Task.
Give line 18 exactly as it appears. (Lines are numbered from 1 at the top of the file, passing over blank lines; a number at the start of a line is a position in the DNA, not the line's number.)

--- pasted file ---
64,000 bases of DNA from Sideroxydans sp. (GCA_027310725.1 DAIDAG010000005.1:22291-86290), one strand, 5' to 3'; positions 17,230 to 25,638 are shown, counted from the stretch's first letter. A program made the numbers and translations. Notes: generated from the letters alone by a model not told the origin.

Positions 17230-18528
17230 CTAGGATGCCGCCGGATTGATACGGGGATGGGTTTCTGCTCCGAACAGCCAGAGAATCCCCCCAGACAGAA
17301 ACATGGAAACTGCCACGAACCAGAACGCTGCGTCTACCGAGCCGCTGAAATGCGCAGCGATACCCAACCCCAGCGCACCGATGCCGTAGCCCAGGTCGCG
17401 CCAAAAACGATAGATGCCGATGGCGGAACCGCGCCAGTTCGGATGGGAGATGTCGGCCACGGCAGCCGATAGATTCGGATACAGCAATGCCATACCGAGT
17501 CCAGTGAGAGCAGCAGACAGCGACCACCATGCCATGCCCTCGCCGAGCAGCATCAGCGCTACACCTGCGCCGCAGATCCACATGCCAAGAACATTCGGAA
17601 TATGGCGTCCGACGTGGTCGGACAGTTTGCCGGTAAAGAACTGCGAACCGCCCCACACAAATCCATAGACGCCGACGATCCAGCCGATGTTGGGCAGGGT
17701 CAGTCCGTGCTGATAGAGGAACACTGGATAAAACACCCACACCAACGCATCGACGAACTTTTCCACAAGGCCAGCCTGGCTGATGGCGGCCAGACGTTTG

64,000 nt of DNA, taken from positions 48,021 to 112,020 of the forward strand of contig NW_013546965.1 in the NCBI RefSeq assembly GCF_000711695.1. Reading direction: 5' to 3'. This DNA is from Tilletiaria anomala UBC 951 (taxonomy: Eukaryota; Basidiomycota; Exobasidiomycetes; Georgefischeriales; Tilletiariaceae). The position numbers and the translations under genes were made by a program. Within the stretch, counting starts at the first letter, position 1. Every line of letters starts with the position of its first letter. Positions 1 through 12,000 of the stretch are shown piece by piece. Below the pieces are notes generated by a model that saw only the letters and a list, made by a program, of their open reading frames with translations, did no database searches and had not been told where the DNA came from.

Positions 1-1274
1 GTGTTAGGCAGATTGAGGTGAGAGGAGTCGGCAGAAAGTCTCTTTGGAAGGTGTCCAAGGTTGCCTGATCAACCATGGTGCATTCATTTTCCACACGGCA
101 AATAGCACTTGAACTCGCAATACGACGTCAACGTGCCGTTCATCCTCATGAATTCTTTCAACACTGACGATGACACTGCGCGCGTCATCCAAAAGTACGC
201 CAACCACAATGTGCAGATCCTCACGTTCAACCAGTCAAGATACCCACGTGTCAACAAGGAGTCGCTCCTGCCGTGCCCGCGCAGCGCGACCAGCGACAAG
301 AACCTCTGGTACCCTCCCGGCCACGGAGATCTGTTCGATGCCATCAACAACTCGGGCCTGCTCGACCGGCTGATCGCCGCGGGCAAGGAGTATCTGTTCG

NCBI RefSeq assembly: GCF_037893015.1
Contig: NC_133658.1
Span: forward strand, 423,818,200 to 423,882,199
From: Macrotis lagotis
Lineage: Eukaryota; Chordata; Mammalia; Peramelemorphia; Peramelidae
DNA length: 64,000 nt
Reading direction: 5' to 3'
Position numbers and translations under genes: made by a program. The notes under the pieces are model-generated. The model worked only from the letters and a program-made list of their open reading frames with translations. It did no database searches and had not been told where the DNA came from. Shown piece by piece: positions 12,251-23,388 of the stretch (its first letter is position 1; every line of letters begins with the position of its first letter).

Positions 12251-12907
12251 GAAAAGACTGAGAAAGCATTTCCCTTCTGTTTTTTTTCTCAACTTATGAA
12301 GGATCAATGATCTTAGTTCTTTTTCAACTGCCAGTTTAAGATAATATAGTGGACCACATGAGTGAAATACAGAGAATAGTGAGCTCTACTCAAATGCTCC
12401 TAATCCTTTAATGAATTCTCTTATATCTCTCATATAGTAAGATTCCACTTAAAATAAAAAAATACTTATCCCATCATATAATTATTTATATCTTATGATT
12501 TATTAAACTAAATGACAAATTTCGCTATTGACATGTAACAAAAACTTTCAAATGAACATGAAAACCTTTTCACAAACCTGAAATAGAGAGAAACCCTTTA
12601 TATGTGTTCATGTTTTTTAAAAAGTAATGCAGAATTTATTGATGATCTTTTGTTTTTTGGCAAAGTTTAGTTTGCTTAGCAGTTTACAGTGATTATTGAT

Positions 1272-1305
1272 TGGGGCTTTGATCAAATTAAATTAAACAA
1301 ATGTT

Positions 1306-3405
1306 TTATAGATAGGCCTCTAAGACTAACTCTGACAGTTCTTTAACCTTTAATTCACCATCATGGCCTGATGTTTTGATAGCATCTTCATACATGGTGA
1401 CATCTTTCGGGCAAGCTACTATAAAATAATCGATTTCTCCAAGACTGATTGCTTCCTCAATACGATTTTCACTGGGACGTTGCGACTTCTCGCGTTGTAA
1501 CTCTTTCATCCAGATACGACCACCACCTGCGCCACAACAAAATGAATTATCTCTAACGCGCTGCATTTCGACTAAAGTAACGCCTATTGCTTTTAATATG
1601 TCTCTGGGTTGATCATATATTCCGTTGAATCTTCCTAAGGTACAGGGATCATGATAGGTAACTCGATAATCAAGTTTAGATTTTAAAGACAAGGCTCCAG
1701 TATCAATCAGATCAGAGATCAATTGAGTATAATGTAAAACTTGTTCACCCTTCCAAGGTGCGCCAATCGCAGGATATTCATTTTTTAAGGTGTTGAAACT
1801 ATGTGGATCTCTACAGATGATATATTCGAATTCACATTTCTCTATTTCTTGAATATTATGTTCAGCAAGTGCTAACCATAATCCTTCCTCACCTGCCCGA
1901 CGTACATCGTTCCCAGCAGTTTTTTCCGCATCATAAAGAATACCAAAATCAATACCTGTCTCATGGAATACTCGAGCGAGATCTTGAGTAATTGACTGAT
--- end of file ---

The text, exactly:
From: Macrotis lagotis